What is Celiac Disease?

If you're wondering "What is Celiac Disease?" before you can begin to deal with it, you're not alone.

If you’re wondering “What is Celiac Disease?” before beginning to deal with it, you’re not alone. Learn more about this autoimmune disease.

Article courtesy: National Foundation of Celiac Awareness and Dr. Stephen Wangen


Did you know that 3 million Americans have celiac disease, but only about 5 percent of them are accurately diagnosed? Be informed and spread the knowledge!

Celiac disease is diagnosed by measuring damage to the small intestine, either by blood testing or, traditionally, with a biopsy of the small intestine.

A positive biopsy means that the villi, or small finger-like extensions of the intestinal lining, have been damaged; this is known as villous atrophy. However, recent studies have shown blood testing to be as accurate as a biopsy.

People with celiac disease will show a marked reduction in their villi, almost as if the villi have been worn off. Damage to the villi causes a dramatic reduction in the surface area of the small intestine, resulting in both poor digestion and the poor absorption of many nutrients.

Celiac disease is not the only form of gluten intolerance or allergy. Many people react to gluten by producing elevated IgG antibodies to gluten or wheat, but they do not have damage to the small intestine. Their test results for celiac disease are negative. They become quite frustrated with traditional medicine, with its narrow focus on celiac disease, because they are told that their negative test results meant that they are not allergic or intolerant to wheat, barley, or rye. Yet when they eat a piece of bread they become sick.

Gluten is found in nearly all bread products and all pastas, as well as in most breakfast cereals, cookies, muffins, cakes, soy sauce, pancakes, waffles, soups, sauces, and gravies. Beer, ale, lager, and stout contain gluten. Malt, malt extract, and caramel flavorings, which are used to add flavor to a wide variety of foods, contain gluten.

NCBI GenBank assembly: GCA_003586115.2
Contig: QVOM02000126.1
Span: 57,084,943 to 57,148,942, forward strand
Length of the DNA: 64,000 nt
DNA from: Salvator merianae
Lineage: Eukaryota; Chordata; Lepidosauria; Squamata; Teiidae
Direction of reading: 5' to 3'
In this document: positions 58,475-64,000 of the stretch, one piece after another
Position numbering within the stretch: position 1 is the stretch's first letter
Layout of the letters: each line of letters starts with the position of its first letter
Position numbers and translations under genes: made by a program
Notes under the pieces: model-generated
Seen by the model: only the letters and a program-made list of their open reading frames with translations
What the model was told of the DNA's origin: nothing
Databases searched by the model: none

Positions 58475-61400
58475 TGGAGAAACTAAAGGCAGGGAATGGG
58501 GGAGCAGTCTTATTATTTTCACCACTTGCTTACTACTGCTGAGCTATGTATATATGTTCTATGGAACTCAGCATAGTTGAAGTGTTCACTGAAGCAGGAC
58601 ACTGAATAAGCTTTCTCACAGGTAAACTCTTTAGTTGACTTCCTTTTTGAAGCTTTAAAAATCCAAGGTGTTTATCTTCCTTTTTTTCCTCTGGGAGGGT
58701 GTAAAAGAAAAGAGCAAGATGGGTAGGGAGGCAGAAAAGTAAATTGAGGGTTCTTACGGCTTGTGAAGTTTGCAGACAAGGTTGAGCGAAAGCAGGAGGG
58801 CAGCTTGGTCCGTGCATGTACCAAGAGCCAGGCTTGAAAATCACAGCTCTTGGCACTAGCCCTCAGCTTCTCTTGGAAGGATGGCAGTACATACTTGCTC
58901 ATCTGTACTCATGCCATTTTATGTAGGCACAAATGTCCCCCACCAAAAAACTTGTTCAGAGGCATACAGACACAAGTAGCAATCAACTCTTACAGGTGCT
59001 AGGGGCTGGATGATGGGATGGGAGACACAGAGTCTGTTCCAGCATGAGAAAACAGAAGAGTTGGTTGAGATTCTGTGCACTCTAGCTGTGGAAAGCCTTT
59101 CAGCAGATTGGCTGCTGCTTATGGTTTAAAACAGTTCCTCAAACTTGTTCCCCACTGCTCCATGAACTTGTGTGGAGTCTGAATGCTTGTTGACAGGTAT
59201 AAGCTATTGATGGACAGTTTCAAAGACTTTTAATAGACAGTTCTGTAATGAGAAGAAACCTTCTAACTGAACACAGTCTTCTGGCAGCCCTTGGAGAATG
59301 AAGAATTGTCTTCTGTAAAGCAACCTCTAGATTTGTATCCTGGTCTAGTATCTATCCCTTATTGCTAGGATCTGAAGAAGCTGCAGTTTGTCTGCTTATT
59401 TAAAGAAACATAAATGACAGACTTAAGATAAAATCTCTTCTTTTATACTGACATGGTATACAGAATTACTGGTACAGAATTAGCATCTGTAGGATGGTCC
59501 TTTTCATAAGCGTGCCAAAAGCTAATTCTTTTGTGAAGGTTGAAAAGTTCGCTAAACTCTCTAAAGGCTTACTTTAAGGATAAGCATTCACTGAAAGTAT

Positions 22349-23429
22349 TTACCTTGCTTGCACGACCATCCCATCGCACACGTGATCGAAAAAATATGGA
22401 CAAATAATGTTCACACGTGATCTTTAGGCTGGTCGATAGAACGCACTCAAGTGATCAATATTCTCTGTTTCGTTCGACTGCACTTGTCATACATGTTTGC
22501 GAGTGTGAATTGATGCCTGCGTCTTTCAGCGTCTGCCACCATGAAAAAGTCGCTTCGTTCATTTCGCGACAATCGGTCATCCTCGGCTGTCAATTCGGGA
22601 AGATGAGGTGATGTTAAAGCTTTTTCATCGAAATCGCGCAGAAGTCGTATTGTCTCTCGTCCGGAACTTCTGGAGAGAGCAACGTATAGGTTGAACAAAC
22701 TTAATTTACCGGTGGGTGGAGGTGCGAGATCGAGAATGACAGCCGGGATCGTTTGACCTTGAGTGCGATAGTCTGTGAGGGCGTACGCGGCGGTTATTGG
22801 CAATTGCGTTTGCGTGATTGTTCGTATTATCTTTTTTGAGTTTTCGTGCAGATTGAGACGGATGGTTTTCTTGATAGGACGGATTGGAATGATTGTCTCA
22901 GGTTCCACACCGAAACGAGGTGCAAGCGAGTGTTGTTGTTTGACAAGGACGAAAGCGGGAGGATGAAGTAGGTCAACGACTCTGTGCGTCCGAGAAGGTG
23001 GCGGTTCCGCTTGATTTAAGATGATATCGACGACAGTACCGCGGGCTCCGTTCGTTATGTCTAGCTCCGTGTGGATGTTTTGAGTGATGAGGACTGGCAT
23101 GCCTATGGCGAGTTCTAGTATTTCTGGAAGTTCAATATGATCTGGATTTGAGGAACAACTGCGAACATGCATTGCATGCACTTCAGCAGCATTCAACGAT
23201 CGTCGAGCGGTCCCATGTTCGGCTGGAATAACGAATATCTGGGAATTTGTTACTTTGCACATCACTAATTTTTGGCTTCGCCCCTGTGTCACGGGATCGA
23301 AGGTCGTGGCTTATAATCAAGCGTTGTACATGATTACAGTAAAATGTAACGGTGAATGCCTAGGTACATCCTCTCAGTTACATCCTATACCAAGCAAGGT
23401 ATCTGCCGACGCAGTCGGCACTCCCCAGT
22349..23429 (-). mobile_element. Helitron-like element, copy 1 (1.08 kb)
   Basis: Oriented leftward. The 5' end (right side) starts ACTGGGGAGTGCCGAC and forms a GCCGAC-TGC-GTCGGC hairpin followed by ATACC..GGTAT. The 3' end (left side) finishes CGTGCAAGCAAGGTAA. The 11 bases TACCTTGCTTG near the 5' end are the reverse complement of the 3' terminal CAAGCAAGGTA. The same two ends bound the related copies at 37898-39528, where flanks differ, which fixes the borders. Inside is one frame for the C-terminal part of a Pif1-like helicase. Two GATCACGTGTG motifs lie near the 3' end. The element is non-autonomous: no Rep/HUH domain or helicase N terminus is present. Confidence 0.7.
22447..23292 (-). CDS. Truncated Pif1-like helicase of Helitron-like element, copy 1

The treatment for celiac disease and for a gluten intolerance or allergy is identical. It means removing all sources of gluten from the diet. This is not an easy task, because so many of our foods contain gluten. Dietary counseling, such as that provided at the IBS Treatment Center, can make the job easier.

What is Celiac Disease?

Celiac disease is an autoimmune digestive disease that damages the villi of the small intestine and interferes with absorption of nutrients from food. What does this mean? Essentially the body is attacking itself every time a person with celiac consumes gluten.

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Celiac disease is triggered by consumption of the protein called gluten, which is found in wheat, barley and rye. When people with celiac disease eat foods containing gluten, their immune system responds by damaging the finger-like villi of the small intestine. When the villi become damaged, the body is unable to absorb nutrients into the bloodstream, which can lead to malnourishment.

Left untreated, people with celiac disease can develop further complications such as other autoimmune diseases, osteoporosis, thyroid disease, and cancer.

You can download a sheet about Celiac Disease facts here.

More Celiac Disease Facts:

Who is at Risk for Celiac?

Celiac disease can affect men and women of any age or race, but there are certain factors that can increase your risk of developing this autoimmune disorder. See more about those at risk for Celiac Disease here.

There are more than 300 symptoms of Celiac Disease, and some people may experience no symptoms at all. Learn about the varying symptoms and how different people are affected.

Diagnosis & Treatment for Celiac Disease:

Celiac disease can be difficult to diagnose because it can present in a variety of different ways. The only treatment is a lifelong gluten-free diet. Learn more here.

Many diseases can co-exist with Celiac, such as infertility, migraine headaches, osteoporosis, type 1 diabetes and thyroid disease. Learn more about how they could affect you or a loved one here.



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